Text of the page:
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Beethoven: The Universal Composer (Eminent Lives) by [Morris, Edmund]
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Beethoven: The Universal Composer (Eminent Lives) Kindle Edition

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"Vivid...Morris deftly sorts his way through Beethoven's biography."--New York Times Book Review

"Morris clearly admires his subject not only for the work but also for his constant fight against the odds, and he has written an ideal biography for the general reader."--Publishers Weekly

Morris clearly admires his subject not only for the work but also for his constant fight against the odds, and he has written an ideal biography for the general reader. --Publishers Weekly"

Vivid...Morris deftly sorts his way through Beethoven s biography. --New York Times Book Review"

From the Back Cover

Ludwig van Beethoven (1770-1827) was a composer of universal genius whose popularity, extraordinary even during his lifetime, has never ceased to grow and now encircles the globe. His most famous works are as beloved in Beijing as they are in Boston. A lifelong devotee, Edmund Morris, the author of three bestselling presidential biographies, brings the great composer to life as a man of astonishing complexity and overpowering intelligence a gigantic, compulsively creative personality unable to tolerate constraints. But Beethoven's achievement rests in his immortal music, whose grandeur and beauty were conceived "on the other side of silence.""

Product details

  • Format: Kindle Edition
  • File Size: 362 KB
  • Print Length: 258 pages
  • Page Numbers Source ISBN: 0060759755
  • Publisher: HarperCollins e-books; Reprint edition (13 Oct. 2009)
  • Sold by: Amazon Media EU S.à r.l.
  • Language: English
  • ASIN: B000OVLJP0
  • Text-to-Speech: Enabled
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  • Enhanced Typesetting: Not Enabled
  • Average Customer Review: Be the first to review this item
  • Amazon Bestsellers Rank: #766,896 Paid in Kindle Store (See Top 100 Paid in Kindle Store)
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Amazon.com: 4.1 out of 5 stars 54 reviews
93 of 103 people found the following review helpful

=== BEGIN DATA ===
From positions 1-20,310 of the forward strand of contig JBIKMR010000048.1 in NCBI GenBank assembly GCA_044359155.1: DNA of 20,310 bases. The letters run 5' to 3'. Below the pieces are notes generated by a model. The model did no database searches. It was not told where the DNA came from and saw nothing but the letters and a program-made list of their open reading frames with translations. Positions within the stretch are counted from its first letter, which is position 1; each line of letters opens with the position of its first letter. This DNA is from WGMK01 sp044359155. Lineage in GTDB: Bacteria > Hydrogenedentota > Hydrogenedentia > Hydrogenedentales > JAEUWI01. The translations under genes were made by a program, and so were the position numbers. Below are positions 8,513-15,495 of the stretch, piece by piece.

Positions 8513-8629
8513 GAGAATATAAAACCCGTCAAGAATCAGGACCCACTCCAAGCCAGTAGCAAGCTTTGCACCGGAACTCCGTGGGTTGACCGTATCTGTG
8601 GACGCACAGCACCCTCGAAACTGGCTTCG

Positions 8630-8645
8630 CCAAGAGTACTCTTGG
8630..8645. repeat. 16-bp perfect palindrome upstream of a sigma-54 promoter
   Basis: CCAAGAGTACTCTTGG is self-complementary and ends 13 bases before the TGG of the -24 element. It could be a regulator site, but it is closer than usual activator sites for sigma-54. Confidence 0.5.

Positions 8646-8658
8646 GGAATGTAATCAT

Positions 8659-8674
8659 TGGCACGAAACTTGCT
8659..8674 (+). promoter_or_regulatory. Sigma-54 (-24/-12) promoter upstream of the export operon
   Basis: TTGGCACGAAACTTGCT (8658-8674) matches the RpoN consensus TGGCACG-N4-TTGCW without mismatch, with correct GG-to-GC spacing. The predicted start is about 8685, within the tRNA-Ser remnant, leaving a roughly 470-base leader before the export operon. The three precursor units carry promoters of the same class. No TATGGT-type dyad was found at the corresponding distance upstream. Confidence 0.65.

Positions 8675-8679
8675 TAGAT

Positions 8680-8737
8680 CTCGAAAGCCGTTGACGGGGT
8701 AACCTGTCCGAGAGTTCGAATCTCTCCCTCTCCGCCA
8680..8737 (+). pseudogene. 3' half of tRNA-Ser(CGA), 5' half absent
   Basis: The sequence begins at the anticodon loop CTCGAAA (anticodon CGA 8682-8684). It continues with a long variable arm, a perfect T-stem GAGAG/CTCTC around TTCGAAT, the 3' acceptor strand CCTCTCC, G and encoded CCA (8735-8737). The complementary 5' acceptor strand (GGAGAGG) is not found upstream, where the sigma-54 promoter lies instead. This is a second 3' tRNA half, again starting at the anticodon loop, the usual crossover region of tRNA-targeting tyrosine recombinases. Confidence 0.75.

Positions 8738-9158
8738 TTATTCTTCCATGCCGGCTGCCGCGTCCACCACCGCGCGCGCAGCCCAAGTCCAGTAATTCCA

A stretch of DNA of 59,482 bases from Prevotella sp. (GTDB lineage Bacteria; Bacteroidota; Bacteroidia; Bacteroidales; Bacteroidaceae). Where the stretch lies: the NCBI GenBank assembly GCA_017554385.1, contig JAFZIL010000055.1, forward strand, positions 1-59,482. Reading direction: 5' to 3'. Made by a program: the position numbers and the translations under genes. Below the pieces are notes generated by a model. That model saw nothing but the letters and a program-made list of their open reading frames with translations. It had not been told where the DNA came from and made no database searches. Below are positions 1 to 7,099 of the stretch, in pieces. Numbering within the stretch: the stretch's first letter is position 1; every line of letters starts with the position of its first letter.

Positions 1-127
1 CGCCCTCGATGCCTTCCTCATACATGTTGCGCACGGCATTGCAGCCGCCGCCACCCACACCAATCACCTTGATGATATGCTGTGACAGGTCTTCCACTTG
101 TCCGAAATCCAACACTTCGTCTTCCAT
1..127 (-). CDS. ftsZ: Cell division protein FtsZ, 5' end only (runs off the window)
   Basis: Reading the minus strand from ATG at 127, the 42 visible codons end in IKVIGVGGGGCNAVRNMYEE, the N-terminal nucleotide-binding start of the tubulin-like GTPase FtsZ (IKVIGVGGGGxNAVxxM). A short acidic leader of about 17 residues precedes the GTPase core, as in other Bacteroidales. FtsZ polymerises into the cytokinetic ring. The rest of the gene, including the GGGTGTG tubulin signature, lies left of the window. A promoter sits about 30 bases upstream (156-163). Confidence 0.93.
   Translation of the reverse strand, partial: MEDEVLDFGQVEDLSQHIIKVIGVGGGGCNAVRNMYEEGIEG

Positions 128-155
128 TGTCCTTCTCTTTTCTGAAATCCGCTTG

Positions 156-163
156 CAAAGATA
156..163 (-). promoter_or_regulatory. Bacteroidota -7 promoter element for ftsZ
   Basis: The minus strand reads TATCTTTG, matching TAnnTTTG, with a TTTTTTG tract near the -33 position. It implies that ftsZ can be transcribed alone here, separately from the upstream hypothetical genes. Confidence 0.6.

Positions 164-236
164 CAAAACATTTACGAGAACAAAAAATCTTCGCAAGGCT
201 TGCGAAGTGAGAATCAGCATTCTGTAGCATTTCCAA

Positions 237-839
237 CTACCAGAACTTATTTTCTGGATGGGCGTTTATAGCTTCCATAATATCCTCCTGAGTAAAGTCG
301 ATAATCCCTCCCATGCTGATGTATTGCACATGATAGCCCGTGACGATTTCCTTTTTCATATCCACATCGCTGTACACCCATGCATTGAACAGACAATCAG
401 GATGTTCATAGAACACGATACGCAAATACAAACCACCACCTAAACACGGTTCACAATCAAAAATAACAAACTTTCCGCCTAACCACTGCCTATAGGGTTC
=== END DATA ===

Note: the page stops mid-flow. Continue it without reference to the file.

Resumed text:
5.0 out of 5 stars One of the best short biographies 23 Nov. 2005
By David E. Levine - Published on Amazon.com
Format: Hardcover
There are a number of different series of short biographies that are curretly being published. For example, there is a series of short presidential biographies published by Times Books. Penguin has issued a number of short biographies and now, Harper Collins has joined in with the Eminent Lives series. Edmund Morris's contribution, "Beethoven: The Universal Composer" is one of the best of the many short biographies I have ever read. The author, famous for longer biographies of both Theodore Roosevelt and Ronald Reagan (the Reagan biography "Dutch" was very controversial) has shown that he is an expert in music and is extraordinarily knowledgable about his subject.

I bought this book at an author's signing at a bookstore. Mr. Morris stated that he was approached by the editors of this series to write a biography of a subject of his choosing. Morris proposed Beethoven. The editors were skeptical, thinking there might not be a wide audience for that subject. Mr. Morris, howver, prevailed and I'm glad he did as this is superb contribution to the series. At the booksigning, Mr. Morris spoke and he provided extraordinary insights. It is well known that Beethoven became hard of hearing and, ultimately, stone deaf. Although it is not stated in the book, in speaking, Mr. Morris demonstrated that there are certain instances in Beethoven's music in which he is reproducing the odd sounds he was hearing in his head due to his deafness. For example, the opening strains of the 9th Symphony, according to an expert Morris spoke to, sounds like the "sounds" caused by a certain type of deafness.

Beethoven was raised by a father who was somewhat abusive. His father forced him to practice his music and physically chastised the young child when he did not perform properly. Beethoven became something of a prodigy, not like Mozart as a composer (althopugh he certaily was a very fine one) but more as a performer. He became famous early on and he was certainly the preeminent composer of his day. He became the great composer he was despite numerous demons. Remarkably, he composed much of his greatest work while stone deaf. He suffered from ill health and Mr, Morris speculates that he may have had a case of typhus which led to his loss of hearing, or, perhaps he suffered from lupus.